You know when you’re young and your mom makes a delicious meal and calls you to the dinner table to eat. You moan and groan and curse in whatever few words you know, then sit on your chair with an attitude and swallow whatever food she labored so hard to cook for you, while continuously complaining. Yea…you know exactly what I mean.

You’ll regret that one day and that one day is probably today, as you remember that your mom probably doesn’t cook for you everyday anymore and rarely does anyone call you to the dinner table, instead it’s you who now calls other people (or pets) to come eat.

I’ve been missing those days a lot lately, in part because I’ve fallen in love with cooking now and I can truly appreciate the effort and the talent that goes into making a delicious meal. But also because my mom happens to be a damn good cook, (I know a lot of people say this about their moms and it’s usually a lie, I’ve eaten their mom’s cooking and it’s “eh” at most.) If I could organize a competition ala Chopped, my mom would kick their mom’s asses with a tiny little handmade wooden spoon!  The only person I can think of who could beat her would be my eldest aunt, who is just a glorious goddess of all kitchen/cooking /baking/mixing activities. I only get to eat her food every few years, since she lives in Albania, far far away from me and my wanting mouth.

Anyway, I digress! Back to how I’ve been missing my mom’s cooking. Earlier this week she was headed to Albania for a few weeks, which brought on several memory trips for both of us, about 3 kilos of good laughs and as always a handful of teary moments…ah the bittersweet life of an immigrant, always missing someone, always missing something.

Down this memory lane we went and I remembered this dish my mom used to make when I was younger. It was one of those “ Ugh Oh My God what is this disgusting thing you’re trying to feed me? Why do you hate me so much that you have to punish me by feeding me this” type of dishes. I couldn’t even remember the name of it, but I remembered the taste.

It’s called Paçe- The ç (an actual letter in the Albanian alphabet) is pronounced like the ch in chocolate, so the name of this dish is not Pace like the University or like the word pace (the kind you need when you run).

So my mom came over and decided to make it for me and also teach me how to make it. Now, there’s a reason why I used to think this dish was gross, its main component is a lamb’s head. I won’t include a picture of that in here but below is the recipe to make it. If you do give it a try, you won’t regret it. It’s absolutely delicious.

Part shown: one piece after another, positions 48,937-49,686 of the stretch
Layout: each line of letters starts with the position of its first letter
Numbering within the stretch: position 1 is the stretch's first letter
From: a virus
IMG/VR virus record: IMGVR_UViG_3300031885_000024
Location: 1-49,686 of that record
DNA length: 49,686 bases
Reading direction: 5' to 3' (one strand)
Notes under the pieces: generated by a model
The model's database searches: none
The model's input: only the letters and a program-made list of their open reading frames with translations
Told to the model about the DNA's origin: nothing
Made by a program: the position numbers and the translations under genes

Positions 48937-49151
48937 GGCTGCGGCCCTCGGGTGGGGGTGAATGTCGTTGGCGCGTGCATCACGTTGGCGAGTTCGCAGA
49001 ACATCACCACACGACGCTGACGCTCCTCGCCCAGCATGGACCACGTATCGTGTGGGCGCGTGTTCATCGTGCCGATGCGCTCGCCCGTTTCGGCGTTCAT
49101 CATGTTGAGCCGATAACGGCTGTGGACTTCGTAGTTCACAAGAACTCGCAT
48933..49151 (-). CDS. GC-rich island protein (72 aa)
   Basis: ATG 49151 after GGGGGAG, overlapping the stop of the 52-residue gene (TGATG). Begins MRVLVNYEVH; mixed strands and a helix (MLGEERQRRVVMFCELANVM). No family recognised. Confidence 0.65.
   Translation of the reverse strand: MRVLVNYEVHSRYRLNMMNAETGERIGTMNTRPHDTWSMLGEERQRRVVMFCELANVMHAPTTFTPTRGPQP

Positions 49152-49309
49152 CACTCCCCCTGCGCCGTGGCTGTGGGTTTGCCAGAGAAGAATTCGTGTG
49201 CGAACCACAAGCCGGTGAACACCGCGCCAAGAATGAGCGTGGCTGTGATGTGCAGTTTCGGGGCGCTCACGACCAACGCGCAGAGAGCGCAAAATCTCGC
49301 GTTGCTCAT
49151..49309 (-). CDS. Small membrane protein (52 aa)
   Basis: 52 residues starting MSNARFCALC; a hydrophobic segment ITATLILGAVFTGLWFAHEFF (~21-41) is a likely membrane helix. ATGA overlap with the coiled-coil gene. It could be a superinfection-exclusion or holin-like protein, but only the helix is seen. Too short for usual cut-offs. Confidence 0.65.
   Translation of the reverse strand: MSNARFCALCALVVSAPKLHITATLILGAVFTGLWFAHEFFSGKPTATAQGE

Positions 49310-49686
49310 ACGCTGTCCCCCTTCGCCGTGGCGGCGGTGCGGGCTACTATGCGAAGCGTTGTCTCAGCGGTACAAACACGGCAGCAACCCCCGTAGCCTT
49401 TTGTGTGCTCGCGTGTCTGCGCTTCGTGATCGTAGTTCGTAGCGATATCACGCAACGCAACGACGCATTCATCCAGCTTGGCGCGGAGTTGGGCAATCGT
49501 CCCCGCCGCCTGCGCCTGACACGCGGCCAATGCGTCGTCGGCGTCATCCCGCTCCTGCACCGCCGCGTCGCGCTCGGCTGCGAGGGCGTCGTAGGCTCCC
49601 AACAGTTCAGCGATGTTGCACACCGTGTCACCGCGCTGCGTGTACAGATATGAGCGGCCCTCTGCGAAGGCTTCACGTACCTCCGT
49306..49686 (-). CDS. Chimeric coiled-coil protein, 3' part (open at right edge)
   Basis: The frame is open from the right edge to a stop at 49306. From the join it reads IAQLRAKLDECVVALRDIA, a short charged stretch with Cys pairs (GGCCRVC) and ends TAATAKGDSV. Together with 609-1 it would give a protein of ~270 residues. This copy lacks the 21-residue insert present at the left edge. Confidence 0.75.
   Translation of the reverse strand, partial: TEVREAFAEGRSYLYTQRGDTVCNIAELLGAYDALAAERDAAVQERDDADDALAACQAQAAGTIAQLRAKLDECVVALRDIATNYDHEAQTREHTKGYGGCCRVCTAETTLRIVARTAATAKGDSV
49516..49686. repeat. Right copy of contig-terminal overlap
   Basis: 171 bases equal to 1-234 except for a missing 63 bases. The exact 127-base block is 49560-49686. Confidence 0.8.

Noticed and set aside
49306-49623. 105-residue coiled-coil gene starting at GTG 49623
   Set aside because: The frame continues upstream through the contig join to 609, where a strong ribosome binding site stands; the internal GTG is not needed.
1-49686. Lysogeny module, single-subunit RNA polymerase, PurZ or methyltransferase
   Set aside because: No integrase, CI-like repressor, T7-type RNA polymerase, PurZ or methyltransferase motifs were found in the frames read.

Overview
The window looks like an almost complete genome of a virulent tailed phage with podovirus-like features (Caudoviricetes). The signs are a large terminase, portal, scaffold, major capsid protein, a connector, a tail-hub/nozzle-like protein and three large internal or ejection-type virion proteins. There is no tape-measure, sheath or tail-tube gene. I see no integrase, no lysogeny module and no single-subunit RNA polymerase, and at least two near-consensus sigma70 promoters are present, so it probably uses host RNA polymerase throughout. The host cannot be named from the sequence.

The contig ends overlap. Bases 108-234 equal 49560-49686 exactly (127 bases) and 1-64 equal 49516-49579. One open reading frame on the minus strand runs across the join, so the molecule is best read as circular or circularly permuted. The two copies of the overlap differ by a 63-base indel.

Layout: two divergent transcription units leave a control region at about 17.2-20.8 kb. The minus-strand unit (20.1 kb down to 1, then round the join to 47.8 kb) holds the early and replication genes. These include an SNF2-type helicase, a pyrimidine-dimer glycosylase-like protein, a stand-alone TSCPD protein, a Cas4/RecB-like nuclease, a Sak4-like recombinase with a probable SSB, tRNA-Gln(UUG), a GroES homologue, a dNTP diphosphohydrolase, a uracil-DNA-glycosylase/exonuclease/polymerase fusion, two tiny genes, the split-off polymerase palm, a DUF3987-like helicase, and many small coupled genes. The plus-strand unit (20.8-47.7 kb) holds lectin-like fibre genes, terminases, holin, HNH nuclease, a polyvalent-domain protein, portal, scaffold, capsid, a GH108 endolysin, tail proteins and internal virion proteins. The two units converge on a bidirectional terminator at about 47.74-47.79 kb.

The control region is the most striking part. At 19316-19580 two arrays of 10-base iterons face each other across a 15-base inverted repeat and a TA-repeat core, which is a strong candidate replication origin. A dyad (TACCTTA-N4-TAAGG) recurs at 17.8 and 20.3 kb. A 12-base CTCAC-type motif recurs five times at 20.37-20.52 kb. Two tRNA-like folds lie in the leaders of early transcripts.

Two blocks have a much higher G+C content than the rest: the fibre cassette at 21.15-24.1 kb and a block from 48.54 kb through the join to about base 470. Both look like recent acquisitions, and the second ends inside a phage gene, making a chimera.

What You Need

1 lamb head (have the butcher cut the head down the middle)

1 pound of chopped lamb meat

1 cup of flower

3 cloves of garlic

Olive Oil (as needed)



What to do

Boil the lamb head and meat in a pot with water and salt. This should take about 1 hour, depending on the size of the head. Once the meat is boiled, take it out and put it in a separate container. Save the water- it’s the most important part.

Cut the lamb meat into bite-sized pieces. Make sure you take out the meat from the head as well, including the brain of the lamb (which I happen to think is pretty delicious but my boyfriend thinks is beyond disgusting. PS: I fed it to him without letting him know what it was and he almost jumped out of his own skin- fun times) You can also chop up the tongue, but I don’t like the texture of it so I try to leave it out. Once you have taken all the meat from the head, you can throw out the bones (from the head) including the eye balls. I’m sure somewhere in the world there is a recipe that requires the use of eye balls but this is not one of them.

Place the shredded meat aside. In a separate pan, sauté 5-6 cloves of garlic in 5 tablespoons of olive oil. Add 1 cup of flour, in parts, while mixing the mixture very fast. You want to make sure it doesn’t create any lumps.  In the end you should have a mixture that resembles the texture of a polenta. Mix the flour mixture with the water (in which the lamb was boiling). Add the meat, and let it simmer for 5-10 minutes. Mix in 2-3 tablespoons of vinegar. The vinegar is the crucial part of this dish as it helps bring out all the flavors. To figure out how much you need you should taste the soup and see what you like. I prefer mine to have more vinegar, while my brother prefers it with very little. Like my mom says, really cooks don’t need measuring spoons (I guess I’m not a real cook yet) they just figure it out “me sy” – which basically means you measure with your eyes.  

In the northern parts of Albania, which is where I’m from, people eat Paçe for breakfast. I don’t really agree with that, but it is a great lunch or dinner meal. You can preserve it in the freezer for up to 2 weeks, then reheat and serve once more.

That’s all the Albanian teachings for today.


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